Published: February 12, 2016 | Last modified: December 23, 2017
Each year we run a user generated ranking poll that pits the near 40 performance based BBCOR bats against each other. Last year we gathered almost 4,000 votes to determine the 915 Prime from Slugger, DeMarini’s CF7, Easton’s MAKO, and Marucci’s CAT 6 as players’, coaches’ and voters’ favorite BBCOR bats. This year we let the voting run longer—to nearly 10,000 user votes. It may be the largest user choice award ever assembled to determine the ‘best 2016 BBCOR bat’. (You may also like to see Just Bat Reviews Pre-Season Bat Awards).
Of course, as we always point out in “best” articles we put together, just because a certain bat is voted the user’s “best” doesn’t mean it is the best for you. Indeed, even the bat ranked dead last of the 30 in the voting (DeMarini’s 2016 Insane) still won almost 40% of its head to head votes. On the top end, even the ‘best’ bats won not much more than 6 out of 10 in their head to heads. As such, the best bat for you simply depends on who you are and what you are looking for in a bat—-but that doesn’t keep us from pimping the results of our Reader’s Choice Awards which stand, we believe, as the largest accumulation of data on head to head match-ups for BBCOR bats on the planet.
Best 2016 BBCOR Bat: Says You
The #5 bat in the 2016 BBCOR Reader’s Choice Awards goes to a deserving two-piece hybrid in Louisville Slugger’s 716 Select. This end loaded ball driller comes standard with a flared knob and blue-chip Lizard Skin black camo grip. The connective process in Slugger’s bat makes for a stiff feel through the zone to deliver marvelous leverage on the well sized sweet spot. It is, we’d suggest, Slugger’s best performance BBCOR bat for its class and we are happy to report reader’s think so too—beating the 916 Prime by a 3 spots. The 716 Select is worthy of any highschool or collegiate dugout in the country—and when the game is on the line, many a big hitting homeboy will find this bat their weapon of choice.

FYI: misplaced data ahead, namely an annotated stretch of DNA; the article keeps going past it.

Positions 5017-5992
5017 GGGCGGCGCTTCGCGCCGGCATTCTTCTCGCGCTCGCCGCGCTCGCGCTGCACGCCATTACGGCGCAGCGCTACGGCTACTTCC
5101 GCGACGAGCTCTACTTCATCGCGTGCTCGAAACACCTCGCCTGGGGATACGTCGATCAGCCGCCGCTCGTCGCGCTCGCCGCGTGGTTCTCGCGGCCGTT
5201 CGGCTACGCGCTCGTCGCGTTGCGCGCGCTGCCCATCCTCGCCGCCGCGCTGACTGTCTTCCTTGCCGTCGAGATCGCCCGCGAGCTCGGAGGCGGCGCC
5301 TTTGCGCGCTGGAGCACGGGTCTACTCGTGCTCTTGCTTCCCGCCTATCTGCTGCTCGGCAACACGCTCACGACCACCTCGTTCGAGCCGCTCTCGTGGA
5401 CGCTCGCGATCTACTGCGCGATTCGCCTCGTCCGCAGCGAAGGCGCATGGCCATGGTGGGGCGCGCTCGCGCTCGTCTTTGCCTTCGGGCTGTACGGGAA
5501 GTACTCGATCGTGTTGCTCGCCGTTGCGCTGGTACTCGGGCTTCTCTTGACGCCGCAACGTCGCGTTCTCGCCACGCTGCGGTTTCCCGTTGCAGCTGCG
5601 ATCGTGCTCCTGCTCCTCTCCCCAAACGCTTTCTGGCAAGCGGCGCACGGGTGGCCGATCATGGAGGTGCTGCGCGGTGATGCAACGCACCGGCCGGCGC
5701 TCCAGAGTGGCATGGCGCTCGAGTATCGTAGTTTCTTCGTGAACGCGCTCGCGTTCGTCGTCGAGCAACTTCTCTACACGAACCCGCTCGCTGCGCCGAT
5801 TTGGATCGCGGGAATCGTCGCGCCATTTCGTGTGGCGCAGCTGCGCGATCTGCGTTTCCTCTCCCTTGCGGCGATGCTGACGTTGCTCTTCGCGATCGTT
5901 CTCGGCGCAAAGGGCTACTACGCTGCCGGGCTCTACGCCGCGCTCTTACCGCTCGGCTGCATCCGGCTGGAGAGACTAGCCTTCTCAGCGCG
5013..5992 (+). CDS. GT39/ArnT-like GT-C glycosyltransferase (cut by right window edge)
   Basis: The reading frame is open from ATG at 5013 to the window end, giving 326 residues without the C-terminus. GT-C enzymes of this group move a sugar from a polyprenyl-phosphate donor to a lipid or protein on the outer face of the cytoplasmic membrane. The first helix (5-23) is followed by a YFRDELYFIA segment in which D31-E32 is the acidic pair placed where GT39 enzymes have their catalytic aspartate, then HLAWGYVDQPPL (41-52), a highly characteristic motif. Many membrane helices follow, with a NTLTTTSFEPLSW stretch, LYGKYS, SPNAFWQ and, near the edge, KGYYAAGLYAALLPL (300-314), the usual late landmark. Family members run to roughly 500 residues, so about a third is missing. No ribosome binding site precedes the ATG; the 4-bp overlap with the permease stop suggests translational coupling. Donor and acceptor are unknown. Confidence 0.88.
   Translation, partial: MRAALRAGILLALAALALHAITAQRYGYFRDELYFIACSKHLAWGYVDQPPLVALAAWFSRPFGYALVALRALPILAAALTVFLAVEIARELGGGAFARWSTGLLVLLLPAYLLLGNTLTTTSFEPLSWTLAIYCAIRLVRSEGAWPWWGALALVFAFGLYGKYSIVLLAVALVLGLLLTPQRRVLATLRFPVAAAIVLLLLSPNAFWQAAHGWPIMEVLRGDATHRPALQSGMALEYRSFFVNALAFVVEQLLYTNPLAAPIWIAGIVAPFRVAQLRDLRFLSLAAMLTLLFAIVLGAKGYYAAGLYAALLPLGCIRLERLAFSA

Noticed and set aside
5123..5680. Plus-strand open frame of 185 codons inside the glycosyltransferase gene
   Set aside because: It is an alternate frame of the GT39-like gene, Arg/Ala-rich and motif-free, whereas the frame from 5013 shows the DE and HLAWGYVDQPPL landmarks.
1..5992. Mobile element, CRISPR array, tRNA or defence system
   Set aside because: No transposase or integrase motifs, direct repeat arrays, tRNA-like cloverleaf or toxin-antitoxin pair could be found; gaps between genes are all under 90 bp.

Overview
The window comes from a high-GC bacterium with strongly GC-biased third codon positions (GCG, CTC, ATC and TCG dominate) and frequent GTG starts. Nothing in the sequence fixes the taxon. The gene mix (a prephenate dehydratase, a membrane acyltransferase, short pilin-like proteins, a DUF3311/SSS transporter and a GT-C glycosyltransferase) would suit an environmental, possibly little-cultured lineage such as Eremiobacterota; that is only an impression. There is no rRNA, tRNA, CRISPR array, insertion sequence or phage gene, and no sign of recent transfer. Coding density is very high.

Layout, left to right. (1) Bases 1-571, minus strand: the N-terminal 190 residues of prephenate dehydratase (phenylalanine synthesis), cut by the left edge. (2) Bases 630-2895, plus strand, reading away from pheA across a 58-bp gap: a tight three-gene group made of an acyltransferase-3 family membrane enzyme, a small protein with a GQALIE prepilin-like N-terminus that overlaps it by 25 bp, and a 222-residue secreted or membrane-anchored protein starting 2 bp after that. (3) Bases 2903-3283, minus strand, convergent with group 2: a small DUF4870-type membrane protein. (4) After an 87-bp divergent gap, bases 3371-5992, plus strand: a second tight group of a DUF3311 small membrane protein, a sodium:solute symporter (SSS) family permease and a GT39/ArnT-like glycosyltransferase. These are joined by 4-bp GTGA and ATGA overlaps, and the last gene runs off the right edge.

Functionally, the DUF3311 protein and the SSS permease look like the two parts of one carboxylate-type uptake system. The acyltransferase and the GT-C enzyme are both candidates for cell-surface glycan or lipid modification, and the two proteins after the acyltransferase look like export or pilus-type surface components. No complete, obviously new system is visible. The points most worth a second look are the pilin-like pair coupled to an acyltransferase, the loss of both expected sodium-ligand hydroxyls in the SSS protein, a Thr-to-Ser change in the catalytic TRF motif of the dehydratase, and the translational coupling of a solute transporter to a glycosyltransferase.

#4: 2016 Rawlings VELO
One of two lighter swinging BBCOR bats to make the top 5 for our readers, the BBCOR 2016 Rawlings VELO is a one piece alloy bat with an ultra light swing made for hitters who need or prefer as much bat speed as possible. The addition of an extended composite end cap and thinner barrel walls in strategic places make this glamour stick a feather-like bat with a crazy large barrel. The bat also reps a crazy loud ping and can drive balls on ropes to the gap or two hoppers to the fence with an occasional dinger to boot. The average hitter on the average team would most likely find more success with this stick than any other in the 2016 class. It is well deserving of the #4 spot and we couldn’t be happier to find it on the best BBCOR 2016 list.
#3: 2016 Easton MAKO
Some may find the 2016 Easton BBCOR MAKO at the #3 of best 2016 BBCOR bats a wee bit disappointing finish for the flagship bat from the flagship company of baseball sticks, but we think it both fitting and respectable. The MAKO soundly dominates the youth barrel ranks and to finish in the top echelon of BBCOR bats shows how remarkable this bat operates across its entire lineup. The Easton MAKO is the originator of large barrels that perform along their entire length. The swing weight is honed so terrifically, other bats use it as the standard of balance and swing speed. Its recognition is unrivaled. The MAKO not only lands the #3 spot but is also the highest ranking balanced swing weight bat in this year’s poll. Few, dare we say zero, players will feel like they are lacking much of anything when at the plate with the 2016 BBCOR Easton MAKO.
#2: DeMarini’s Voodoo Raw